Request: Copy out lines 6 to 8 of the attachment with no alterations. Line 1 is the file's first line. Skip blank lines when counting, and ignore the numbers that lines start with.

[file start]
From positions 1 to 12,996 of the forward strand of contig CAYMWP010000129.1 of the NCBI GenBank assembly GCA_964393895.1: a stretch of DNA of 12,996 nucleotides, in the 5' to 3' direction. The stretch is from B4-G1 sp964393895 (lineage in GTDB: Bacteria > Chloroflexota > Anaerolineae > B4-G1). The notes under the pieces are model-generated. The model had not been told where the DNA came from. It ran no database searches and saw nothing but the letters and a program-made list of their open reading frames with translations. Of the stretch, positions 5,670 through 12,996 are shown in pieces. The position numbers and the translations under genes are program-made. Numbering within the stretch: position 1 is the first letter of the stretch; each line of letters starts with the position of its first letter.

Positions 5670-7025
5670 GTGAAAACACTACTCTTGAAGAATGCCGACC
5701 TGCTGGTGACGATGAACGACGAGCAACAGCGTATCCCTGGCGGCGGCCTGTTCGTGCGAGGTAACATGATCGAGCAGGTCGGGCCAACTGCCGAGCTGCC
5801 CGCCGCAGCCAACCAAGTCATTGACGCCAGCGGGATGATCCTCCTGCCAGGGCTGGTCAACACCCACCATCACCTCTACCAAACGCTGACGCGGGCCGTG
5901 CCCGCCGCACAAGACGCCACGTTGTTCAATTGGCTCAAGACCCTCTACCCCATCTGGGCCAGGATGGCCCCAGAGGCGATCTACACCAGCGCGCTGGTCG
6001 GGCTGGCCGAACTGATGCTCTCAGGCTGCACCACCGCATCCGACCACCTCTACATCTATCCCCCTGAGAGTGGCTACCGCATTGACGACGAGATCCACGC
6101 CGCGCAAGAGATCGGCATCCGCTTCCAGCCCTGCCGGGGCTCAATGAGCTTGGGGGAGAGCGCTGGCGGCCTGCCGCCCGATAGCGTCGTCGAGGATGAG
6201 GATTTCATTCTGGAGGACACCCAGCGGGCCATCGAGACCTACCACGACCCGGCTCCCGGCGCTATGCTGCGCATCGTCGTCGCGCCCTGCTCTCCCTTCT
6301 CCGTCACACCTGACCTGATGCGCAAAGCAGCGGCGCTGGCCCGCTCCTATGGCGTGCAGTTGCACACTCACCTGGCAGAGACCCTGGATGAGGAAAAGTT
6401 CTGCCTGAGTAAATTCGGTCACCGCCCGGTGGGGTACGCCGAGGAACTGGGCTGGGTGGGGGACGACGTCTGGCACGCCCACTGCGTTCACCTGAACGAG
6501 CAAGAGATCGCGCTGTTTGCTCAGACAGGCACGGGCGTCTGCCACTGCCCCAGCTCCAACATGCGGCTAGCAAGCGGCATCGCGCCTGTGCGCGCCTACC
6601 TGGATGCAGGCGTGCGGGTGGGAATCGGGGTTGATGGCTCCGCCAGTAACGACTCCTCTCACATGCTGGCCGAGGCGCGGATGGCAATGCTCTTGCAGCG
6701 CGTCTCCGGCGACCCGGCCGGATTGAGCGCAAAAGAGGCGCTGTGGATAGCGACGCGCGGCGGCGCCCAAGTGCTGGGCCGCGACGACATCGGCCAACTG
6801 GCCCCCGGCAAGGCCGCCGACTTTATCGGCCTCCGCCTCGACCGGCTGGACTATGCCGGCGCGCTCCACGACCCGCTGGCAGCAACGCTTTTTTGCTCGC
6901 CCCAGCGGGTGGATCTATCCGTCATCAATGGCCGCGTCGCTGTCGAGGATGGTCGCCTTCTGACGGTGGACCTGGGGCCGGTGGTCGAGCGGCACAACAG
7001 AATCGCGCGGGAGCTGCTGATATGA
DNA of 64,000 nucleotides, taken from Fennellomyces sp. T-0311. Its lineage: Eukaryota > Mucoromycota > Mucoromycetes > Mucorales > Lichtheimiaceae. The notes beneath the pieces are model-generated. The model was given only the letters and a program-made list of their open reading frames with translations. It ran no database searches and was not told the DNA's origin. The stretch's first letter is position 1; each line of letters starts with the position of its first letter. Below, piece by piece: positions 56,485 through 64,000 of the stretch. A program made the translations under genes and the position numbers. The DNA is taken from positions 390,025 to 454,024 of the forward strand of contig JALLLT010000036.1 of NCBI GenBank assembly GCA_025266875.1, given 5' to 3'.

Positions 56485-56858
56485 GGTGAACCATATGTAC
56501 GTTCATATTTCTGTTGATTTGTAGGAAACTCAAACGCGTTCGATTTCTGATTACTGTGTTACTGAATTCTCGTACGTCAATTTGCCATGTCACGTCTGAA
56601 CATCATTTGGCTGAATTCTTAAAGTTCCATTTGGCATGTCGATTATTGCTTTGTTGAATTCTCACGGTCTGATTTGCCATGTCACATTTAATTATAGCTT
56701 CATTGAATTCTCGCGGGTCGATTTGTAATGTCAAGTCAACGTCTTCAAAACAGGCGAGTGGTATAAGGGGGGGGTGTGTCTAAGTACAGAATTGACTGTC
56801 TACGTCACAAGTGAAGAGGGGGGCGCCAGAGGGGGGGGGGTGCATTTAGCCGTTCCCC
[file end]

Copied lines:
5901 CCCGCCGCACAAGACGCCACGTTGTTCAATTGGCTCAAGACCCTCTACCCCATCTGGGCCAGGATGGCCCCAGAGGCGATCTACACCAGCGCGCTGGTCG
6001 GGCTGGCCGAACTGATGCTCTCAGGCTGCACCACCGCATCCGACCACCTCTACATCTATCCCCCTGAGAGTGGCTACCGCATTGACGACGAGATCCACGC
6101 CGCGCAAGAGATCGGCATCCGCTTCCAGCCCTGCCGGGGCTCAATGAGCTTGGGGGAGAGCGCTGGCGGCCTGCCGCCCGATAGCGTCGTCGAGGATGAG